Is your Complex System Project on track for Ultraquality Implementation?


We expect complex systems like an airplane, a nuclear powerplant, or a LNG plant to practically never fail.  Yet systems are becoming increasingly complex, and the more components there are in a system, the more reliable each component must be, to the point where, at the element level, defects become impractical to measure within the time and resources available.

Additionally, in future, our expectations will increase for complex systems durability, reliability, total cost of ownership, and return on investment, as energy and raw materials increase in cost.

Ultraquality is defined as a level of quality so demanding that it is impractical to measure defects, much less certify the system prior to use.  It is a limiting case of quality driven to an extreme, a state beyond acceptable quality limits (AQLs) and statistical quality control.

One example of ultraquality is commercial aircraft failure rates.  Complexity is increasing: the Boeing 767 has 190k software lines of code, whereas the Boeing 777 has 4 million lines of code, and the Boeing 787 about 14 million lines of code.  The allowable failure rate of the flight control system continues to be one in 10 billion hours, which is not testable, yet the number of failures to date is consistent with this order of magnitude.


Another example of ultraquality is a modern microprocessor, which has the same per chip defect rates despite the number and complexity of operations have increased by factors of thousands.  The corresponding failure rate per individual operation is now so low to be almost unmeasurable.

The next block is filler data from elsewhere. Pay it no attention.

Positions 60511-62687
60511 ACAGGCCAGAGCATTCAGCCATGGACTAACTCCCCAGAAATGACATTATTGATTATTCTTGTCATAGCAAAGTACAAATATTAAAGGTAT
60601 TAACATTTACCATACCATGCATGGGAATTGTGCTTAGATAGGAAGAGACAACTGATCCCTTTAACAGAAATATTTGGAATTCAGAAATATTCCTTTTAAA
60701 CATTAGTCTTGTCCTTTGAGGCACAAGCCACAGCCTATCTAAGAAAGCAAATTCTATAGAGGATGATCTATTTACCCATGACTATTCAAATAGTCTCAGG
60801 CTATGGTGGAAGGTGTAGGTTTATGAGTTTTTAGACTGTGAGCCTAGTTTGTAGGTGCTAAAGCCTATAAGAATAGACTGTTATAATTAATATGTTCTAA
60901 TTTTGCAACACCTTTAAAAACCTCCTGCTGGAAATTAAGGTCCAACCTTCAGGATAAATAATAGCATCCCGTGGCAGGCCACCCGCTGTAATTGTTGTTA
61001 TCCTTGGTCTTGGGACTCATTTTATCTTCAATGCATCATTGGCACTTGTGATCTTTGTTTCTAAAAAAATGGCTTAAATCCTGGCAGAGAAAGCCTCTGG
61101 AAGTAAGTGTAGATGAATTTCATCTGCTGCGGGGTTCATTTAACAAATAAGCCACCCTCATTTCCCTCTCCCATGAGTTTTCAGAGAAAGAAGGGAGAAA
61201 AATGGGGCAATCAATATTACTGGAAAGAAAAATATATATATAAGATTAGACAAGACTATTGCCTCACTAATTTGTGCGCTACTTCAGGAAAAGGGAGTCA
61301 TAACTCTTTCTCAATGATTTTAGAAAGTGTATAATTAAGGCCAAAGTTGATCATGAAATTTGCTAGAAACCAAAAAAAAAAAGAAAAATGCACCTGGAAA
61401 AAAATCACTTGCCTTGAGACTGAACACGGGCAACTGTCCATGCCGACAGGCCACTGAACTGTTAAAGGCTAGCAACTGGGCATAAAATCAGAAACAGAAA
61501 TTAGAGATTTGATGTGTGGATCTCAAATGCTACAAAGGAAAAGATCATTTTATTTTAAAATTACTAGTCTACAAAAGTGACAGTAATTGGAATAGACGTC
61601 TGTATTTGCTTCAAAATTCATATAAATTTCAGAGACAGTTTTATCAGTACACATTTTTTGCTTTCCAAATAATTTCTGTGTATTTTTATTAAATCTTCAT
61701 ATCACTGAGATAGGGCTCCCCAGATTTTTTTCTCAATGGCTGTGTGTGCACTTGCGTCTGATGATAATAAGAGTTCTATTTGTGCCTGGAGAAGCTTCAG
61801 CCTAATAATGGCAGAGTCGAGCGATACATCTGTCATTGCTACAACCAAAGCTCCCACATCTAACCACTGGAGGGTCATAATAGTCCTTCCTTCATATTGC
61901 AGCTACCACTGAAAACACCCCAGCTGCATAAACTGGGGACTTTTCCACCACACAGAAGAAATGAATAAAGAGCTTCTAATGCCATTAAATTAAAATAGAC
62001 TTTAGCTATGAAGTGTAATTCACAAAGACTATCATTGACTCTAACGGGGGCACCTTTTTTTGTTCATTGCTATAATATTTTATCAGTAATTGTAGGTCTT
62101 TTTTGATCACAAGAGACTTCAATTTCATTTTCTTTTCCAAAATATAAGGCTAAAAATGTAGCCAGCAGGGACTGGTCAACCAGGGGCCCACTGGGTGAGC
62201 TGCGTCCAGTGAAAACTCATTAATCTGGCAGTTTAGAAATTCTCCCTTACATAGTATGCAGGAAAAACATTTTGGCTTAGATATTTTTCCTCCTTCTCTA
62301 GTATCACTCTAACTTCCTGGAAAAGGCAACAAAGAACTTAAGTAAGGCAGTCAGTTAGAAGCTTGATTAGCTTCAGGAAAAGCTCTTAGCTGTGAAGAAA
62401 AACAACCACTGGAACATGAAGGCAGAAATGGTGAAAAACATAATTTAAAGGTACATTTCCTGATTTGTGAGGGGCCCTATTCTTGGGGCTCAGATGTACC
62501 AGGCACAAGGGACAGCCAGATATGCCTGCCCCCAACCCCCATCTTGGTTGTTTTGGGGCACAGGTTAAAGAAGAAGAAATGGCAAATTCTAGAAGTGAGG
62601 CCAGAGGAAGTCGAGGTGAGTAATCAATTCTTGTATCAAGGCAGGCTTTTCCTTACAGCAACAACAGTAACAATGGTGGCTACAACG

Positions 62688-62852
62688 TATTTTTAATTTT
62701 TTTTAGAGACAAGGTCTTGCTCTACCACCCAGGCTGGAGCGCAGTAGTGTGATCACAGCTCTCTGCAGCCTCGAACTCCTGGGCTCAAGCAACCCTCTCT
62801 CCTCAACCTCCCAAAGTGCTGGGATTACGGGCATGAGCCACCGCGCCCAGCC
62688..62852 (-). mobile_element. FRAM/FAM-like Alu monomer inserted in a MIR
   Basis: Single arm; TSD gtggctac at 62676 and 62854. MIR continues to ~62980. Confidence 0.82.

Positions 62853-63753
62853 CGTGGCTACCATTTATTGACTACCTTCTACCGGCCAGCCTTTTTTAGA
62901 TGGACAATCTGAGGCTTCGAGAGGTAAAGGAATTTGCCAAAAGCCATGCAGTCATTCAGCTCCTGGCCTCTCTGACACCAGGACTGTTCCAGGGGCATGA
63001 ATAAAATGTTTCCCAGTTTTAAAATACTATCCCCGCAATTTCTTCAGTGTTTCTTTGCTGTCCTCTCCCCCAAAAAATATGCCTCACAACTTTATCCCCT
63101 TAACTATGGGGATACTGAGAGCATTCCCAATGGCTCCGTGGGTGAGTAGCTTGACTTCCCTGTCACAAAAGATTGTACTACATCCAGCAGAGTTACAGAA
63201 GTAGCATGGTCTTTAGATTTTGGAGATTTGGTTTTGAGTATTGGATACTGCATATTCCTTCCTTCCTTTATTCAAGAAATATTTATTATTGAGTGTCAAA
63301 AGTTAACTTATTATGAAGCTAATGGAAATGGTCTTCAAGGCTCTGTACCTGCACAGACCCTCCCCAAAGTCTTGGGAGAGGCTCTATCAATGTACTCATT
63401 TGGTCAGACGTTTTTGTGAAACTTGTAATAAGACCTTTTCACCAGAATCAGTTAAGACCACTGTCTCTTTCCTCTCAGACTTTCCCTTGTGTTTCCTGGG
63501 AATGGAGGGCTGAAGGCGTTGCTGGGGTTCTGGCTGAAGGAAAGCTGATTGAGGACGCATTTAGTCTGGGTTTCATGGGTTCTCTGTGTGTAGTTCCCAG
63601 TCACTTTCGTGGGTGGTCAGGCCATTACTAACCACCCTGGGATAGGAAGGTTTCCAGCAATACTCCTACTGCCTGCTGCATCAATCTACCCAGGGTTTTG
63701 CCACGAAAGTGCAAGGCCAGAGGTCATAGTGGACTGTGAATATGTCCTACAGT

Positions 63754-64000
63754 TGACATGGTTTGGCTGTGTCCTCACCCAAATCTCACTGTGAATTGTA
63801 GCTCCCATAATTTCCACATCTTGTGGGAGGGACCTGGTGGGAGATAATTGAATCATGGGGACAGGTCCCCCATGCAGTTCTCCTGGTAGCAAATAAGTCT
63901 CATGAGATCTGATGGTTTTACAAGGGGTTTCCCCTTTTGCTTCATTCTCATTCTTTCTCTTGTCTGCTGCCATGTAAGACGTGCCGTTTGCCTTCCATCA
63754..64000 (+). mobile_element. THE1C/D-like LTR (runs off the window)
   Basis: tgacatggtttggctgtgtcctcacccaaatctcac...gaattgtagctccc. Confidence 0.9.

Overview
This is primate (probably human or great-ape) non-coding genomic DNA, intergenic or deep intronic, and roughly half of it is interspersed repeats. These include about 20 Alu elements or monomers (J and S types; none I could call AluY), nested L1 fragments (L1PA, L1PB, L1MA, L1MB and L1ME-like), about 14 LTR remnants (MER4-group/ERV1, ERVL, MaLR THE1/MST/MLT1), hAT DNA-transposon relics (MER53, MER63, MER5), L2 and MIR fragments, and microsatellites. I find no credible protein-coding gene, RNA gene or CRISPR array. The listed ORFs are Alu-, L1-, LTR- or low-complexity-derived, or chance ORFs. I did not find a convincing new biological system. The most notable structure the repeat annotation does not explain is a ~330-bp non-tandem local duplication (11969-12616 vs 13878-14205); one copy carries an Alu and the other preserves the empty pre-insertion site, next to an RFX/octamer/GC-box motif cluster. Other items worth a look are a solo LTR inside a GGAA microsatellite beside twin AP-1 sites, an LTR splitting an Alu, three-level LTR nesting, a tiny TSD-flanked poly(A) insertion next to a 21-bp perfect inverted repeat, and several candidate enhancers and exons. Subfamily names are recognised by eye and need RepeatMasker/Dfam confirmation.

What are the best practices to achieve ultraquality in complex systems?

Meier and Rechtin make a strong case that while analytical techniques like Six Sigma and Robust Engineering Design will get you close, the addition of heuristic methods will get you over the top.  This includes using a zero defects approach not only in manufacturing, but also design, engineering, assembly, test, operation, maintenance, adaptation, and retirement – the complete lifecycle.

There are many examples how analytical techniques alone underestimate failure; for example the nuclear industry analysis of core damage frequency is off by an order of magnitude in reality.


A sample of applicable heuristics include:

  • Everyone in the production line is a customer and a supplier [also extended to each person in the development team – engineering, supply, etc.]
  • The Five Why’s
  • Some of the worst failures are system failures
  • Fault avoidance is preferable to fault tolerance in system designs
  • The number of defects remaining in a system after a given level of test or review  (design review, unit test, system test, etc.) is proportional to the number found during that test or review.
  • Testing can indicate the absence of defects in a system only when: (1) The test intensity is known from other systems to find a high percentage of defects, and (2) Few or no defects are discovered in the system under test.


[pie chart courtesy Boeing.  FBW = Fly By Wire]

There is a lot more material on “how-to” in the works of Meier and Rechtin, Juran, and Phadke.

Ultraquality requires ultraquality throughout all the development processes, and by extension throughout the delivering organization.  That is, certify a lack of defects in the final product by insisting on a lack of defects anywhere in the development process.  Developing both the processes and organization to achieve this state is possible, is being done in some organizations, and allows for superior business performance.

There are many examples how organizations lack ultraquality in their processes or organization.  General Motors is under heavy criticism these days following the Valukas report, which exposes the poor organization and development practices.  This is anecdotally impacting the GM dealers and turning them into ghost towns.

So back to the tagline: is your complex development project on track for ultraquality implementation?